Cross that item off my bucket list: I have now sold my book to complete strangers!
My first-ever book signing was a total delight at Leon & Lulu. The store, which offers an eclectic mix of gifts, clothing and furniture, is in a former roller rink in Clawson, Michigan. Clerks often zip around the store on skates; signs outlining proper skater etiquette decorate the bathrooms. It’s one of those stores where you go to get presents for people you don’t know how to buy for; it’s a lot of fun.
Leon & Lulu hosts an annual Books & Authors event featuring local writers, many of whom like me are self-published (or “independent,” as one author was quick to point out), with a percentage of proceeds going to a local literacy charity. The 30+ of us were stationed at furniture displays around the floor. As you can see from the photo, I scored a sectional with side chair which, after sitting on them for six hours, I highly recommend for comfy-ness. (Store management also trusted me to be tidy to an amazing degree: I used the sectional’s $3400 price tag as my coaster so I wouldn’t have to take repairs out of my limited royalties.)
Three things I loved about this event:
- Mary Liz Curtin, who co-owns Leon & Lulu with her husband, Stephen Scannell, championed us from the start, swooping through the store on crutches (due to a recent tumble) and rearranging store displays to reflect the authors’ works. Also, the staff was utterly terrific, bringing us drinks and food and acting as our cheerleaders throughout the day.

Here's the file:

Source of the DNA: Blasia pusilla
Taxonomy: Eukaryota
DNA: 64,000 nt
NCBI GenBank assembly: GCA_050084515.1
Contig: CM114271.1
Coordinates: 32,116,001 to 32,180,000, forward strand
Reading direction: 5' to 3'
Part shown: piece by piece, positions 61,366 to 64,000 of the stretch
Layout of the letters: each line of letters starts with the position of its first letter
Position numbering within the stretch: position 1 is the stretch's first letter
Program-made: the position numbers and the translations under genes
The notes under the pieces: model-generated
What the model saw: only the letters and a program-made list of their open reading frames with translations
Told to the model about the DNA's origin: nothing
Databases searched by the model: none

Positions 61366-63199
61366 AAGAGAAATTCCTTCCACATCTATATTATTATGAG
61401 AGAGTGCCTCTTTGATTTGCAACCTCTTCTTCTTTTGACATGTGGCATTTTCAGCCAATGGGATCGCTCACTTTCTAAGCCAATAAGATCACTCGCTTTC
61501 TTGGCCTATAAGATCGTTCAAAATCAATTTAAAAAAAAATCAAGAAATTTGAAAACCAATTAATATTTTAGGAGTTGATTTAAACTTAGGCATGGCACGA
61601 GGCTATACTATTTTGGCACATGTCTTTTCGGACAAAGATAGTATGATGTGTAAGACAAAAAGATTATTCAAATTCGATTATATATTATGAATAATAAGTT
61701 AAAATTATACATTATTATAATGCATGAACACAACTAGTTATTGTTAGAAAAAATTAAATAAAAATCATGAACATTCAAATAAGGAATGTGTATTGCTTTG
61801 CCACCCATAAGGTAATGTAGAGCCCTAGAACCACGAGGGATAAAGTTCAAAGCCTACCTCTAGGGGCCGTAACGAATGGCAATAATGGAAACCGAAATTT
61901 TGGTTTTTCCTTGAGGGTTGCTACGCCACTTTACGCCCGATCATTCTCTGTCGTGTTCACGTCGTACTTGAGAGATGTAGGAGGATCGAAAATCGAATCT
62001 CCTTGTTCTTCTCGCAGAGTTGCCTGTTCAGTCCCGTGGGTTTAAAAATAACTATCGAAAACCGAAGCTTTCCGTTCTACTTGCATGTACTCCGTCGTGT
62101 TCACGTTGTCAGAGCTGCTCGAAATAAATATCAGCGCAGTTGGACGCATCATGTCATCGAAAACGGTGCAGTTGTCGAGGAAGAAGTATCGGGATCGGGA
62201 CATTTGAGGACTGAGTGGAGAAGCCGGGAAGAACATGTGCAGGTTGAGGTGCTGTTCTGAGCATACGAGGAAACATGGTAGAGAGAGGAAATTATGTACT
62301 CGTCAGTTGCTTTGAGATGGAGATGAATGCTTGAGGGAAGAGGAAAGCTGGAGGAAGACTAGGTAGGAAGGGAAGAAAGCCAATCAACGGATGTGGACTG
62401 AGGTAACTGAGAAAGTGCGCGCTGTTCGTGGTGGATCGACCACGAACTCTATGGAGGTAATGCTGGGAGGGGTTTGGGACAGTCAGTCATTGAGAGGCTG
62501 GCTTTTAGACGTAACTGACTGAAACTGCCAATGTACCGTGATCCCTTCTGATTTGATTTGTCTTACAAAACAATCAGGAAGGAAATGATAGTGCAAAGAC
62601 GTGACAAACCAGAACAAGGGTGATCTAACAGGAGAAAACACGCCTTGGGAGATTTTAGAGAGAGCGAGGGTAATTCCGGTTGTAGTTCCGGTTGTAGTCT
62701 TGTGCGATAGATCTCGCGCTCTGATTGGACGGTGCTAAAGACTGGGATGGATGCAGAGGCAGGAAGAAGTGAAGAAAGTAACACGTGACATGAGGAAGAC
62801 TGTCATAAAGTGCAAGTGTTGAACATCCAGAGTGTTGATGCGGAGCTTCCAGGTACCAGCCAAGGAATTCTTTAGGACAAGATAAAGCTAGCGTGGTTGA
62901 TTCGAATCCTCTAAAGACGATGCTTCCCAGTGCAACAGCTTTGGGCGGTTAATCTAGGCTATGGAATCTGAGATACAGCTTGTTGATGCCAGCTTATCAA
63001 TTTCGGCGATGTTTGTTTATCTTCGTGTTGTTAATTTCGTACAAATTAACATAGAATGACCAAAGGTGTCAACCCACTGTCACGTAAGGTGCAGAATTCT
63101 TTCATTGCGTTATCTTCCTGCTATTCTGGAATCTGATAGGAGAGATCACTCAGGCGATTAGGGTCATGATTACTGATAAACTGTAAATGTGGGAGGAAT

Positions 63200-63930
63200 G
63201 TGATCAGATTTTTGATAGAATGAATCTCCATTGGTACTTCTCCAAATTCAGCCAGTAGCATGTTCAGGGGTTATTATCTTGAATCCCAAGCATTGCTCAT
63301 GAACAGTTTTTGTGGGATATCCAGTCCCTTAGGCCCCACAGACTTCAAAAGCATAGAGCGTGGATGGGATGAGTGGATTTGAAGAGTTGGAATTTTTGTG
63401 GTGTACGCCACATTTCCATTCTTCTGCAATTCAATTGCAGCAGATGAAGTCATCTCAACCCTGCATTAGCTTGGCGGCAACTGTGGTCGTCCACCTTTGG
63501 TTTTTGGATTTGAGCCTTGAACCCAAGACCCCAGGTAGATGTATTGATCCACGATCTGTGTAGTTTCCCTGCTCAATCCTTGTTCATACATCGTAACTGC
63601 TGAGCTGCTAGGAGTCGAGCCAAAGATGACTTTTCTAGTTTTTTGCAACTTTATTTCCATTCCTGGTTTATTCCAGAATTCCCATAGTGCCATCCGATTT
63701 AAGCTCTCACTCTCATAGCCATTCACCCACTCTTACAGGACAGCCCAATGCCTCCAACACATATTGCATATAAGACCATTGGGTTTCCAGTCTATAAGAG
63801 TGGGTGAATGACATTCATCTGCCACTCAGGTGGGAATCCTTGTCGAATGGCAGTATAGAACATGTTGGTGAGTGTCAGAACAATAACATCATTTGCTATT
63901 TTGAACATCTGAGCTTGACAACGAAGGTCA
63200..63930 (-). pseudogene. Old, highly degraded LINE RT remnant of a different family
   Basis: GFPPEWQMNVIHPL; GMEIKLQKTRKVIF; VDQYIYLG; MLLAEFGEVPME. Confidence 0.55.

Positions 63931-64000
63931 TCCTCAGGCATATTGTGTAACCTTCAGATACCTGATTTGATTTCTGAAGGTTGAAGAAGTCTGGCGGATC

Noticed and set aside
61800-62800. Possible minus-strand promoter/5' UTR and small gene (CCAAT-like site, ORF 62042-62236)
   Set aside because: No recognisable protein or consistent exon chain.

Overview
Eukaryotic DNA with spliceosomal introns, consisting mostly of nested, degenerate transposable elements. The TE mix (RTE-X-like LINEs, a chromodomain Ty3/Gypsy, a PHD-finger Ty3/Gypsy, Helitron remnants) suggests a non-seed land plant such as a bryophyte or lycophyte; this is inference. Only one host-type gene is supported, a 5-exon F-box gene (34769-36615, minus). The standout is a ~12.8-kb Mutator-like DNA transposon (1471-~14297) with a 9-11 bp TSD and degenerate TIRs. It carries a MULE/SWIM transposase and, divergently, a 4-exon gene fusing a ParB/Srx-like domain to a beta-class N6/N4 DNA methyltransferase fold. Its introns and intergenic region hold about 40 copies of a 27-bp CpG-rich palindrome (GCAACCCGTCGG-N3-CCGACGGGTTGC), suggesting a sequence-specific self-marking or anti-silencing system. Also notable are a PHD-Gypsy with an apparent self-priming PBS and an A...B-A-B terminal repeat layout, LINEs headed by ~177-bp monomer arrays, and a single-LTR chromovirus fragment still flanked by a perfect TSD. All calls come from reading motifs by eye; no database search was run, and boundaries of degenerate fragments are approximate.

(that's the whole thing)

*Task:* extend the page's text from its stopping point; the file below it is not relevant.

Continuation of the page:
- The other authors, who were nothing but friendly and kind. Some of us were hawking our first book; others had series that are nationally known. They were eager to share their tips on writers’ conferences, printers and other sales opportunities, and their lack of ego proves that art is never a zero-sum game: instead, when one wins we all do.
- My friends and family who turned out, picked up first copies for themselves or second copies of my book as presents for others, and walked through the store with my book prominently displayed.
I sold well, particularly for my first such experience. Perhaps no sale meant more to me than one late in the afternoon to a woman I’d never met before. She confessed in hushed tones – as a lot of us do – that she was an aspiring writer who had a book she’d love to publish some day. I told her what I’d been told all day: “Congratulations and keep going because, hey, here I am as proof it can be done.”
See you on the flip side …
P.S. If you weren’t able to make it to Clawson or you prefer an electronic version of Love and Other B-Sides, you can pick it up on Amazon 24/7!